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Motor efficiency Vs Amps used

Post by coulomb » Sat, 21 Feb 2009, 17:53

EV2Go wrote:First looking at the Impulse it uses 449 Amps to produce 70 ft lbs, the Warp 11 uses 290 Amps, and the Warp 13 uses 250. Now they are all running at 72 volts but the Warp 13 produces the same torque at nearly half the Amps of the Impulse 9 even though the Warp 13 has bad efficiency (albeit at different revs).

End of the day if I use less Amps to produce the same torque at the same voltage, do I go further on less power being consumed? This seems to be too good to be true and we all know what they say about that.
As has been pointed out, although you get the same torque at lower amps, you are getting less power. Think of it as a sort of reduction gear on the larger motors; the larger the motor, the larger the reduction. So on the larger motors, you will need an overall (gearbox+diff or just diff) smaller reduction ("taller" ratio) to get the same speed range.

So while you get the same torque at lower amps with the bigger motors at the motor shaft, at the wheels you won't be getting the same torque at less amps at the wheel. So figure out what overall ratio you need to be comparable in terms of speed range (this may be subjective; try to figure out what you would like to use). Then you need to compare equal power points, because of the strange way that DC motors change torque with speed.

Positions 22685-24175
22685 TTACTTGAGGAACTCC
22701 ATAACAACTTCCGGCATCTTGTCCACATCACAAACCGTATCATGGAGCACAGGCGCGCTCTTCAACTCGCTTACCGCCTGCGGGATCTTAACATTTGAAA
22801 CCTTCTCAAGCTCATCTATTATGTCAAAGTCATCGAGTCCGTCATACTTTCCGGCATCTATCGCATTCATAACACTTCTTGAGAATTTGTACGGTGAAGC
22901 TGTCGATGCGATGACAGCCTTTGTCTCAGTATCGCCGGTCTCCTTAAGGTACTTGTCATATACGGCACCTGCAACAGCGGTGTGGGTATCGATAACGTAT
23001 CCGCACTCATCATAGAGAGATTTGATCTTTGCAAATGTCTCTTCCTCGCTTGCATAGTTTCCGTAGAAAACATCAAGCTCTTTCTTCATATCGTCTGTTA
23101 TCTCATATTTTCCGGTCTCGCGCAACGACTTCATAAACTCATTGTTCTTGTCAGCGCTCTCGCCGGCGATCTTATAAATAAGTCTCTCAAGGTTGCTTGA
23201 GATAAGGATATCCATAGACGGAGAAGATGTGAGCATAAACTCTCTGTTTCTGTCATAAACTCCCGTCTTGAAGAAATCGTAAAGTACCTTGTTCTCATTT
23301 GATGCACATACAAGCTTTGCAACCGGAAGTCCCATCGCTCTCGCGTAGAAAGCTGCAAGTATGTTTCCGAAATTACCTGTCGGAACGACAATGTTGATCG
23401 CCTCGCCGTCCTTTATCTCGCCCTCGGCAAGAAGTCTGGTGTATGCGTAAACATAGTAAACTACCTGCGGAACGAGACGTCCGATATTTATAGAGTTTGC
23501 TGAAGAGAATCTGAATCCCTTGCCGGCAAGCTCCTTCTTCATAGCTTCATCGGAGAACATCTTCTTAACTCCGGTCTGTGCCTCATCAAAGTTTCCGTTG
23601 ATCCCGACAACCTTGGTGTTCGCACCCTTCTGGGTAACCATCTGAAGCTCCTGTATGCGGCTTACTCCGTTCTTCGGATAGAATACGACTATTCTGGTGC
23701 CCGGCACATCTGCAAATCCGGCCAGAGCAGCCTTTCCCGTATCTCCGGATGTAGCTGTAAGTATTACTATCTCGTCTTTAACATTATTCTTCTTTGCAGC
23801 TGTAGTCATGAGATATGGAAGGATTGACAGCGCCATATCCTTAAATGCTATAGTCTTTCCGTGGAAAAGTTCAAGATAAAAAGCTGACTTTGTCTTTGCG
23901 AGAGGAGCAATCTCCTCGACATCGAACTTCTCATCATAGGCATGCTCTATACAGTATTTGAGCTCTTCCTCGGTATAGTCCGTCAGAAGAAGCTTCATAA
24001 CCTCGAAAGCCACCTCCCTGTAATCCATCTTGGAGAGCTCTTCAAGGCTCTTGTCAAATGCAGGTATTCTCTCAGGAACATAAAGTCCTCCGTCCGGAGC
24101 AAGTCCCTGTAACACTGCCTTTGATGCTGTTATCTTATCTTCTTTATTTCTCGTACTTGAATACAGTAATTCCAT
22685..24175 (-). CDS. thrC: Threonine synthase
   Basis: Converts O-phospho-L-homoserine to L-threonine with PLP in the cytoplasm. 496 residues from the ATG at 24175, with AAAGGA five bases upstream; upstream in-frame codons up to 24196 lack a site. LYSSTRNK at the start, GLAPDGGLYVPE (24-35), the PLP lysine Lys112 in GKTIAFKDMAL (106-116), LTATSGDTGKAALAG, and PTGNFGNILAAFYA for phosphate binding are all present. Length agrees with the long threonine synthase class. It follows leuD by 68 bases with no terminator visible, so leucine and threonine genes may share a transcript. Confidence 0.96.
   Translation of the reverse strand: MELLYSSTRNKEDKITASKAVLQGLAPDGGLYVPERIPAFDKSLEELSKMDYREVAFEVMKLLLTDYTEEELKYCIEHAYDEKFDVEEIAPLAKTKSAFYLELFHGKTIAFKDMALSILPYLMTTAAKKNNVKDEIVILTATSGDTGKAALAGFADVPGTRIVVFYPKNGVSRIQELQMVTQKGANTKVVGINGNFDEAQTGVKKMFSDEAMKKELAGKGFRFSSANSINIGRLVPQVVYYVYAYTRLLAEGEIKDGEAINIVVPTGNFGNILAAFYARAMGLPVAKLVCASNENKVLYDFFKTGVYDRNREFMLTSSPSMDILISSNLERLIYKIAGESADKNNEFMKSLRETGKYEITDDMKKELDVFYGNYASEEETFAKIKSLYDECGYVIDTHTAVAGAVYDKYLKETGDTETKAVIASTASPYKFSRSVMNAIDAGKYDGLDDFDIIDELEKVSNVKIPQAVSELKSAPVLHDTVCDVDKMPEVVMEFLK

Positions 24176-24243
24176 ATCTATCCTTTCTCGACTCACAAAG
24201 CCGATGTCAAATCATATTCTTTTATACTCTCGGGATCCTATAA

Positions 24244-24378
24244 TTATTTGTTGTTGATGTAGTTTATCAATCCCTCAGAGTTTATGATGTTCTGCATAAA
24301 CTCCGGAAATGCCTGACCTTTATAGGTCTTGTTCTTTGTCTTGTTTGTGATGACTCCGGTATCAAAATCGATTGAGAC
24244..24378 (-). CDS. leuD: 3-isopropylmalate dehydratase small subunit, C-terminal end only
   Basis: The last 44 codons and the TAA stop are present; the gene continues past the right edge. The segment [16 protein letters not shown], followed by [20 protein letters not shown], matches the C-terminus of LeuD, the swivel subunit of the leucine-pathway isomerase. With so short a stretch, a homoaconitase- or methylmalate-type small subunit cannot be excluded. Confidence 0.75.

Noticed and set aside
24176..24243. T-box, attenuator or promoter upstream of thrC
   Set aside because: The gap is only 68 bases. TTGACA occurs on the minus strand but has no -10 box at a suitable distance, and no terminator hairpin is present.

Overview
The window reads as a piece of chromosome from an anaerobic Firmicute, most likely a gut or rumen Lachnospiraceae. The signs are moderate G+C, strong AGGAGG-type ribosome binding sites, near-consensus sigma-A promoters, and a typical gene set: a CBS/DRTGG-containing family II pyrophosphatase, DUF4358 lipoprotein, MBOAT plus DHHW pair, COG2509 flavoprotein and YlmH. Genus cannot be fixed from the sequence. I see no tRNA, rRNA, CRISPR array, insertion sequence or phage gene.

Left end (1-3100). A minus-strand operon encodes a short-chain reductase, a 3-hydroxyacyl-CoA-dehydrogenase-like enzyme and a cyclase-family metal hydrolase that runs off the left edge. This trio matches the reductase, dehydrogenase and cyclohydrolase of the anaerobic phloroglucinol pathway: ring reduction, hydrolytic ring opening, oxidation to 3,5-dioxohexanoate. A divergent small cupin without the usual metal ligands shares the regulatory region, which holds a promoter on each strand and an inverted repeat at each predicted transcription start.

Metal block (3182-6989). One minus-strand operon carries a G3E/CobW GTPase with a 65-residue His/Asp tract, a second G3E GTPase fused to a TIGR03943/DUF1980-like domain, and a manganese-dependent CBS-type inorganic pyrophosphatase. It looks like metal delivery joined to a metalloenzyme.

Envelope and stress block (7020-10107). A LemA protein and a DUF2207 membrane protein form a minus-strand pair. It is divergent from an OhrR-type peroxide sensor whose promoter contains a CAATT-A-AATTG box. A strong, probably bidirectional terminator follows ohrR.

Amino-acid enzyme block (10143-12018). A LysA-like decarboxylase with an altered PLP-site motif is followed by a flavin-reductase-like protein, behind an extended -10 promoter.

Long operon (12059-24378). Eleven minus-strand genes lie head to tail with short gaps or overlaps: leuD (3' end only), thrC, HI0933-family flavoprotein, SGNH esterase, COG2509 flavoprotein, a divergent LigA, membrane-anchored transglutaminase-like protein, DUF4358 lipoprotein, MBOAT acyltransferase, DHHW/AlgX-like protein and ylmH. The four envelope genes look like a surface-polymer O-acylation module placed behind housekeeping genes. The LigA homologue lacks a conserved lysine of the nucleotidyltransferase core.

70 units of torque on the small motor at 2754 units of speed equals 193,000 units of power (not watts, but it doesn't matter what the units are for this exercise). On the larger motor, we need to find a torque speed product about the same, but at the maximum speed it's only about 156,000. Interestingly, at 72v, the larger motor can't produce as much power as the small one.

So let's try again at 40 ft-lbs of torque; the power is 40 x 3370 = 135,000, drawing 319A. The larger motor at 1385 rpm develops 100 ft-lb of torque; that's 100 * 1385 = 140,000 units of power, at almost the same current (320A). So as expected, the larger motor is a little more efficient. Note at this power point, the larger motor is at 1385/3370x100% = 41% of the speed, so the extra torque of the motor (320 ft-lbs) has to be multiplied by 0.41 (you need a 0.41:1 overdrive to get the same speed as the smaller motor) so that's 100 * .41 = 41 ft-lbs, compared with 40 for the smaller motor.

So that's why you have to compare at equal power points; torque at the motor is meaningless until you know the overall ratio; it's torque at the wheels that you want. Torque can always be traded for speed by adjusting the overall ratio. So it's the product of speed and torque that is important for a given power from the battery; of course, speed multiplied by torque is mechanical power.

Edit: just typos
Last edited by coulomb on Sat, 21 Feb 2009, 19:50, edited 1 time in total.